If “One Circle” can be called the geek approach, then “The Resilient Gardener” by Carol Deppe would be the practical approach. Deppe writes from years of gardening experience in Oregon, and explores how to grow your own food in a changing climate, amid economic uncertainty, with minimal inputs. It’s a practical book full of tips and insights on gardening tools, variety selection, dietary needs, food storage and more. Like many people, Deppe has had to deal with food allergies, so she shares how she learned to produce her own gluten-free breads and staples to accommodate her changing needs. Like many who started out as a young gardener, she’s now an aging gardener, and talks about ways to garden and work that are easier on her back and whole body. At the heart of the book is a list of five crops she considers the backbone of a resilient garden: potatoes, squash, beans, corn and the laying flock (that is, chickens or ducks that provide eggs). I personally prefer this list over the One Circle list. I’ve grown wheat and barley several times and find that I rarely get round to threshing and processing the grains. Sunflowers are great, but the birds usually end up eating more than I do. Filberts are hit and miss in our area – too much heat and not enough water and they’ll produce a lot of “blanks”, empty shells with no meat. Potatoes, squash, bean, corns and the laying flock. All of these crops are nutritionally dense, grow well in our climate, and are easy to store and process. I would add to this list alliums and leafy greens. Grow these crops, and you’ll always have substantial food in your garden and pantry. Of course, above all you should grow what you love. Flowers feed the soul. Being Italian, but I can’t imagine not growing several rows of tomatoes every year, even though they're not on either list.
Notice that the crop that makes it to both lists is potatoes. Potatoes are high yielding, easy to grow, and produce more calories per square foot than any other temperate crop. They are also high in protein, second only to legumes in the veggie world. They require few inputs, are drought resistant, easy to store and will taste far better out of your garden than off the shelf. So, if you’re not sure where to start, plant spuds! It’s best to use certified seed potatoes, but in a year like this they can be hard to find, so use store bought if you need to, but avoid commercial potatoes, which are often treated with sprout inhibitors, and buy organic potatoes instead. An ideal seed potato is a hole or piece of potato about the size of an egg and contains two to three good sprouts. Potatoes prefer a well-drained loam but can deal with heavier soils if you mulch instead of mound. Don’t put too much nitrogen in the soil as it will make leggy plants with watery tubers and may encourage scab. Thin to 2-3 sprouts per plant and begin mounding when plants are 6 – 10 inches high. Tubers grow along the stem and must be covered with soil or they will turn green in sunlight and be inedible. The goal is to end up with a mound at least 12 inches over the planted seed tubers. Some gardeners like planting in a trench in order to get a head start on mounding, but I find it counterproductive in the early season when the soil is still cool – potatoes planted too deeply in cold soil will rot before sprouting. Don’t skimp on the mounding; green potatoes are a drag. And be sure to store potatoes in a cool place that is completely dark. Potatoes exposed to light develop toxic glycoalkaloids. Check out the Resilient Gardener for more tips on growing, harvesting, storing and enjoying this amazing crop!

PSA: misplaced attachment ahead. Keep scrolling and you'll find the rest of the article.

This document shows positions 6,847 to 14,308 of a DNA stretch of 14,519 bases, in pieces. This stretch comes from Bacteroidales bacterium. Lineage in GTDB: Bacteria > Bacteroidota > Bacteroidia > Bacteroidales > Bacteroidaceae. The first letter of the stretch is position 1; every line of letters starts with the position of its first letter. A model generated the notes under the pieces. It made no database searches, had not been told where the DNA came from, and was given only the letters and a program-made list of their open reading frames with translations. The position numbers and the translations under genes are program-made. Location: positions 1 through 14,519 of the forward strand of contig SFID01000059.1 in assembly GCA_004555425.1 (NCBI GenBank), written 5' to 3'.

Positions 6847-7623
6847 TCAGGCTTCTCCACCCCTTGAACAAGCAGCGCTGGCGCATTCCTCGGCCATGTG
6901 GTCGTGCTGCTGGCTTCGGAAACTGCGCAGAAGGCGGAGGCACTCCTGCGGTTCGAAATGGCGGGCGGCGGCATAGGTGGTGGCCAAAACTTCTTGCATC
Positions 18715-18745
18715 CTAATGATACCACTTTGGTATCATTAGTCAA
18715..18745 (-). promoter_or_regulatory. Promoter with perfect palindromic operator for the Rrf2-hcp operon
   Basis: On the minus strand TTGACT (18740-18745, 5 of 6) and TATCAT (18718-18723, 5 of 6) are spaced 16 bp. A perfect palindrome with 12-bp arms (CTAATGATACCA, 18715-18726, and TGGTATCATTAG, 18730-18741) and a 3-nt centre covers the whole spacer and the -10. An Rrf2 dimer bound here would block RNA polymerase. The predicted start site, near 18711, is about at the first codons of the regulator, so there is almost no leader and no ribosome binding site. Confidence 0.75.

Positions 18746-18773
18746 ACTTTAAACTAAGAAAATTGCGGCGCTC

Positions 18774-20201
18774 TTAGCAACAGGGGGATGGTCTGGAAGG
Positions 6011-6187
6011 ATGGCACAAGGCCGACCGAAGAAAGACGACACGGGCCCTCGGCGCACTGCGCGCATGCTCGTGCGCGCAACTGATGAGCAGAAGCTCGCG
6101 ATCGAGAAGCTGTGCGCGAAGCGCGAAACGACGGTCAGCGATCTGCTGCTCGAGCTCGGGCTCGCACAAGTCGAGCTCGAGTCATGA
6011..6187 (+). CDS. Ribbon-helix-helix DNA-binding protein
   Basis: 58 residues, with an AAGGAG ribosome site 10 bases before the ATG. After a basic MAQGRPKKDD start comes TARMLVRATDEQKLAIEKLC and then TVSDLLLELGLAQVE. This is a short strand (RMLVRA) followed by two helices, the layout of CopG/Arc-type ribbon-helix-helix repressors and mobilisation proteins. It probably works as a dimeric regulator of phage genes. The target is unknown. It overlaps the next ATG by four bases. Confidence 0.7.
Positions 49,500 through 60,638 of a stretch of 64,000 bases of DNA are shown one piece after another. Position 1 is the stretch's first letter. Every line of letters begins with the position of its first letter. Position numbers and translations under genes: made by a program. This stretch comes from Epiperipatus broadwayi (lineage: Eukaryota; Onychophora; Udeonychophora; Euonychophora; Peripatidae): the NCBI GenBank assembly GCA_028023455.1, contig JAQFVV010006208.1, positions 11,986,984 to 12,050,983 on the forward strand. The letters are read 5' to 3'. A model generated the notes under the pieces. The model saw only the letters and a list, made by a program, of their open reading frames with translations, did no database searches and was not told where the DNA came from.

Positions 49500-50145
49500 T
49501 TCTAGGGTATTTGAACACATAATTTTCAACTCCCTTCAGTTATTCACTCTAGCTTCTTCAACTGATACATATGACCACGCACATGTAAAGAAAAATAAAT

For more regionally-specific information on gardening, animal husbandry, fruit trees, soils, irrigation, food preservation, and more, check out the Foodshed Pages on the MKWC website here.
Mark DuPont is a MKWC Board Member and the owner and operator of Sandy Bar Ranch and Klamath Knot Permaculture with his partner Blythe Reis. Mark has over 25 years of experience in Permaculture as a farmer, nurseryman, instructor, consultant, and organic inspector in California and Latin America. Mark supports community-based food needs by organizing seasonal workshops, providing technical support for gardens and farms, and supporting community initiatives regarding food security.
Posted by admin on January 14, 2020
By Erica Terence
Sometimes I worry about my social life. I work all day in a run-down old grocery store from my youth, jump around with my co-workers and community members for exercise in that same building after work, and for fun in the evenings I go to events with my co-workers, friends and neighbors under the same roof. I’m often here on weekends too, for a workshop in using native plants to make holiday wreaths, or a training on collecting and saving seeds from the garden.